How do you say goodbye to a hero? Someone who has been a part of your life for more than 20 years? Someone who has brought you nothing but joy and great memories? It’s hard but today’s the day New York says Farewell Captain. Derek Jeter is retiring. Me and my family will be there for part of baseball history because he has been so much a part of our family tapestry.
You have to understand what baseball is to me…it’s what bound this Daddy’s little girl to Daddy, along with dancing on the tops of his shoes. My Dad taught me how to pitch, how to catch and he came to all of those girl’s softball games when I played shortstop, just like Derek Jeter.
Yet, heroes are not born overnight. They have to prove themselves. They have to earn the right to your respect. They have to lead by example and win your heart with each flub and foul…and they have to do it with grace and humility. Derek Jeter has done just that throughout his stellar career. So, he is not just leaving the New York Yankees but he is retiring from the game of baseball because he has been its dignified face for more than 20 years.
This summer was like the long goodbye. Each turn at bat brought thousands of cameras out, clicking away, trying to memorialize a Jeter moment in time. Then I went to a game and he didn’t take the field. He draped himself across the fence in front of the dugout, his forever perch, always hugging it, head slouched, looking like a lost boy but focused on the field. It was a bittersweet feeling for me, probably for him as well. It’s a sadness that leaves a hole in your heart at the realization that this won’t last but the memory will. Moments captured in the heart and not in pictures, moments you’ll remember for a lifetime because you lived the dream and believed that anything is and was possible.
I remember the day Joe DiMaggio died. My Dad displayed a sadness I had never seen before. He said it was as if his entire childhood and youth were slipping away. With Sinatra’s death a few months earlier and then the Yankee Clipper. It was a profound moment for him.
I don’t think there will be sadness in the Bronx today. I think it’s going to be a party New York Style. I think the cheering is going to be so loud that they’ll hear it all the way in Beantown and even the Bostonians will feel the love.
We all move onto new milestones in our lives. Derek Jeter is looking forward to his. Yankee Stadium was once known as the House that Ruth Built but there’s no denying that Derek Jeter lifted it to new heights. Farewell Captain. You will be missed…at least until the next Old Timers’ Day.
Sorry I haven’t been blogging here much but I’ve been busy, having just released my second book, first novel, “Shrouded in Pompei.” Writing priorities and life.
Yet, Dad’s Day is approaching. It’s a day that makes me miss my Dad all the more, even though I think of him every day. and have written about him both here and in my published memoir. This year there seems to be a media push by today’s Dads touting themselves as Fathers 2.0, claiming they are more emotionally connected, more hands on, more in touch with their kids, more everything. It’s not only self-aggrandizing but untrue.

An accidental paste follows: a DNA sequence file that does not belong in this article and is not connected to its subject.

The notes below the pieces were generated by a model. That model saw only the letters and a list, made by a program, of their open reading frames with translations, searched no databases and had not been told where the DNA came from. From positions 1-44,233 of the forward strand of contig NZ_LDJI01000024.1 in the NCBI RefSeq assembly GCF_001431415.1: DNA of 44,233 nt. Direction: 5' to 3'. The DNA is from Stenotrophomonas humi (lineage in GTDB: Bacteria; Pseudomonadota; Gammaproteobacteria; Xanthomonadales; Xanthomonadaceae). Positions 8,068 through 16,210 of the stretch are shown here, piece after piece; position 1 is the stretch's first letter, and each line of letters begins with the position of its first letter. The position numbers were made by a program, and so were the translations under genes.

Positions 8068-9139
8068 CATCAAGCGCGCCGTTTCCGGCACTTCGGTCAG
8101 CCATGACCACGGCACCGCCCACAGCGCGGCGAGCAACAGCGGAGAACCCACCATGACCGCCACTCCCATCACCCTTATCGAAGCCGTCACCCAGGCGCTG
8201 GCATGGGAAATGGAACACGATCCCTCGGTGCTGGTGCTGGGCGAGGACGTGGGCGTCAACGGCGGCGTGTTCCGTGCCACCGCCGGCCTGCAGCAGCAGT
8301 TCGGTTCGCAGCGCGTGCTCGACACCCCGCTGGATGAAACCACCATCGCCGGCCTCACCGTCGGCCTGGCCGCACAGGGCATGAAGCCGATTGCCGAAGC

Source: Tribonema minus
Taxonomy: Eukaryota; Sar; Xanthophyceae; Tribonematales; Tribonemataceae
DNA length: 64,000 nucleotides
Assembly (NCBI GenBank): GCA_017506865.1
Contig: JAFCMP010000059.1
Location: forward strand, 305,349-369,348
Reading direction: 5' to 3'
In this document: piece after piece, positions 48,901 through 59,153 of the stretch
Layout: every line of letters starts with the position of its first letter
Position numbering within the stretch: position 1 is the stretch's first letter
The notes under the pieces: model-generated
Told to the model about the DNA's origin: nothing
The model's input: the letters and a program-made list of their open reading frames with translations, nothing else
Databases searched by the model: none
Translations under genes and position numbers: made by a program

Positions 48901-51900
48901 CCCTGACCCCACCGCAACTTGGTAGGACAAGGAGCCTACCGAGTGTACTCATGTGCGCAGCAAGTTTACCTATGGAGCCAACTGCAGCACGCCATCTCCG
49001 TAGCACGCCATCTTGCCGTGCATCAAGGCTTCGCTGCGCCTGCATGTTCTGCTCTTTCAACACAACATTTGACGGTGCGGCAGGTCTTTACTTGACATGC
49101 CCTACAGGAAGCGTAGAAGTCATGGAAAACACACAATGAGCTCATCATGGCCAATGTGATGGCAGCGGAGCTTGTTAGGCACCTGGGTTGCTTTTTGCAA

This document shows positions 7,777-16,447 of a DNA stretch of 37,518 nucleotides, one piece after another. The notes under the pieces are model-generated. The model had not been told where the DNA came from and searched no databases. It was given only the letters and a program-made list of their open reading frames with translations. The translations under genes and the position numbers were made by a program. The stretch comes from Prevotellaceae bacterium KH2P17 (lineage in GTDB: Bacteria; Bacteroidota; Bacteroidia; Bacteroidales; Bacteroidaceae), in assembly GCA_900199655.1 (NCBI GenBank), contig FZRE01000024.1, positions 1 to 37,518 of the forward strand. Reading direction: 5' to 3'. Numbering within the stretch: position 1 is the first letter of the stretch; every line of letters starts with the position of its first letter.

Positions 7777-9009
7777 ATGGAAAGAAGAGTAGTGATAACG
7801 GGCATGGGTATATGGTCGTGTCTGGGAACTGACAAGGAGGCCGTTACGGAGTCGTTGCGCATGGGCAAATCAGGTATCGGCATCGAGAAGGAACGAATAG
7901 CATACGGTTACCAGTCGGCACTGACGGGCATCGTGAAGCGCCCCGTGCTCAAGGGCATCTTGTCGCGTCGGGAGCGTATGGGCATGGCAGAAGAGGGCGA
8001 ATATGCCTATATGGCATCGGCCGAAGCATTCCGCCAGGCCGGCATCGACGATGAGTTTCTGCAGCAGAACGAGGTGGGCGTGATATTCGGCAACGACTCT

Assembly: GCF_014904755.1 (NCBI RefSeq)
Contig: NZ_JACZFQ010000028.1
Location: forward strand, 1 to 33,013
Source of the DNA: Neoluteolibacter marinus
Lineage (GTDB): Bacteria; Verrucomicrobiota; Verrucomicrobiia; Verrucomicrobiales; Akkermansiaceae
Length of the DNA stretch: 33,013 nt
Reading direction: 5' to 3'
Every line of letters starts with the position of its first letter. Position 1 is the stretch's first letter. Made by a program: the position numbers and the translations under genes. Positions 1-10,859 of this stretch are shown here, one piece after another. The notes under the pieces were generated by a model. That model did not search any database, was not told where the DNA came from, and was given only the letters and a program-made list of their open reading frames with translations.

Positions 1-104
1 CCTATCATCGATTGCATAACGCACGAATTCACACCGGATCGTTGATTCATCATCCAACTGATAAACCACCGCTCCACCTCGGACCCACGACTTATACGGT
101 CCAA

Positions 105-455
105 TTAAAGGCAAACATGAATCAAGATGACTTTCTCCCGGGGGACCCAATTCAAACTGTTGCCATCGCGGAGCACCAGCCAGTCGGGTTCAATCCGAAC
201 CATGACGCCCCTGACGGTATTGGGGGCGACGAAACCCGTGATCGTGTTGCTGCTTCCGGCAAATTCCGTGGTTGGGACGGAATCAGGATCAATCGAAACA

My Dad could not have been more hands on, sometimes literally, ouch! My Dad was a divorced, weekend Dad, who made sure he was never further than across the street, down the block or at the other end of a phone. Weekends had him cooking, washing and keeping us thoroughly entertained, while teaching us to dance on top of his shoes or make a quick throw across home plate.
He taught me respect and he taught me love by example. He did not seek accolades. He knew he needed to be different from his father but he didn’t bring attention to it, he just did it, without searching for anything but always hoping for our love and respect, which he always had.
When he was diagnosed with Alzheimer’s Disease, his first thought was to get him into a drug trial. “Let me be the guinea pig so you kids don’t have to go through this.” Even in his darkest time, he showed us strength and taught by example.
Now, don’t get me wrong, my Dad was not perfect. Just ask my sisters. He was generous with his love and attention but a strict, Sicilian-Calabrese father, tight with a penny. It was a Father’s Day joke when all three of us wound up giving him the same card, referencing this weakness. He was also strict when it came to our dating choices and all the boys in the neighborhood knew not to mess with him. Yet, during one difficult heartbreak for me, he gently told me “don’t worry, he wasn’t the one for you.” I was shocked and asked why he always seemed to like the guy. “If I had given you my opinion would you have listened? So I accepted your choice.”
I think I am quite a lucky girl to have been his daughter when I hear others who did not have a great relationship with their Dad. Maybe today’s Dads need to take a back seat while being front and center in their child’s life rather than trying to pat themselves on the back with their achievements. Children and how they live their lives should be reward enough for any father.
By the way Dad, I’m taking your favorite grandson to the stadium next week to see the Yanks crunch the BoSox. It’s Jeter’s final season. Can you believe it?